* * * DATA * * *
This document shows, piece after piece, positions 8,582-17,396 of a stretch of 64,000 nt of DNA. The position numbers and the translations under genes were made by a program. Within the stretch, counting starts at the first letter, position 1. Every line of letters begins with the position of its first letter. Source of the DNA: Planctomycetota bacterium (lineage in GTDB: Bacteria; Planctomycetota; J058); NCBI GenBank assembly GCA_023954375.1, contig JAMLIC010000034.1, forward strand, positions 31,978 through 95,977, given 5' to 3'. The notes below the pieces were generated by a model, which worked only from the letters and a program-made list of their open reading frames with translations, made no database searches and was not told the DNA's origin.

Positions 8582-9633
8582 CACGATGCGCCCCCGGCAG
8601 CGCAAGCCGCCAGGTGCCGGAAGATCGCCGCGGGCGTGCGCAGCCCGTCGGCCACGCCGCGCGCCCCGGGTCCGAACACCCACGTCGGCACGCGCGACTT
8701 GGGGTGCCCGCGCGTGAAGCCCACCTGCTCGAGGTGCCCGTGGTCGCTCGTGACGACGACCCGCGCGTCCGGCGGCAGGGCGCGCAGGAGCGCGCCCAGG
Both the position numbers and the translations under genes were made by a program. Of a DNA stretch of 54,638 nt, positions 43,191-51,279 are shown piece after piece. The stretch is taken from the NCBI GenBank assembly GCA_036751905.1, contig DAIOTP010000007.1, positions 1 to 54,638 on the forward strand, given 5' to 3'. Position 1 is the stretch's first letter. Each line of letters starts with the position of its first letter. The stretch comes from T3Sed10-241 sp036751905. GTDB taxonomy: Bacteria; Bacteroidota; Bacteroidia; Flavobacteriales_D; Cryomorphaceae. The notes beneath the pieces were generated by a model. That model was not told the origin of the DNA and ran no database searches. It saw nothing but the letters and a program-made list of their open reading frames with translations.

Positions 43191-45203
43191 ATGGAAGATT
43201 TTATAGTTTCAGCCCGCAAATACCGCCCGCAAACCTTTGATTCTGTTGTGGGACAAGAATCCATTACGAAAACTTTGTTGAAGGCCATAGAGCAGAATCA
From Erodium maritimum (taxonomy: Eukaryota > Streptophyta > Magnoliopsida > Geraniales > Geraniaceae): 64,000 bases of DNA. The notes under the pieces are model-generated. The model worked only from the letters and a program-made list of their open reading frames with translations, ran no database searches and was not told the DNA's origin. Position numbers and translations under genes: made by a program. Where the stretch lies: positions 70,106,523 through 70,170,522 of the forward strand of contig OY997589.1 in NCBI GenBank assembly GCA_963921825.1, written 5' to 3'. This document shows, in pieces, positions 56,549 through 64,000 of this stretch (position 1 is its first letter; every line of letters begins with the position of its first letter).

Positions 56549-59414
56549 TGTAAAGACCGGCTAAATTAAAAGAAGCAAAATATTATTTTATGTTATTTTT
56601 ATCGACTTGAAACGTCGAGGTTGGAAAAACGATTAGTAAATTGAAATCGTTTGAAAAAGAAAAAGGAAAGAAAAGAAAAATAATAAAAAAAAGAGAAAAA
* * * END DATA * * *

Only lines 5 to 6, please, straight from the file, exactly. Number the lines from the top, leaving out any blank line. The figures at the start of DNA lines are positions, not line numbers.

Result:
8701 GGGGTGCCCGCGCGTGAAGCCCACCTGCTCGAGGTGCCCGTGGTCGCTCGTGACGACGACCCGCGCGTCCGGCGGCAGGGCGCGCAGGAGCGCGCCCAGG
Both the position numbers and the translations under genes were made by a program. Of a DNA stretch of 54,638 nt, positions 43,191-51,279 are shown piece after piece. The stretch is taken from the NCBI GenBank assembly GCA_036751905.1, contig DAIOTP010000007.1, positions 1 to 54,638 on the forward strand, given 5' to 3'. Position 1 is the stretch's first letter. Each line of letters starts with the position of its first letter. The stretch comes from T3Sed10-241 sp036751905. GTDB taxonomy: Bacteria; Bacteroidota; Bacteroidia; Flavobacteriales_D; Cryomorphaceae. The notes beneath the pieces were generated by a model. That model was not told the origin of the DNA and ran no database searches. It saw nothing but the letters and a program-made list of their open reading frames with translations.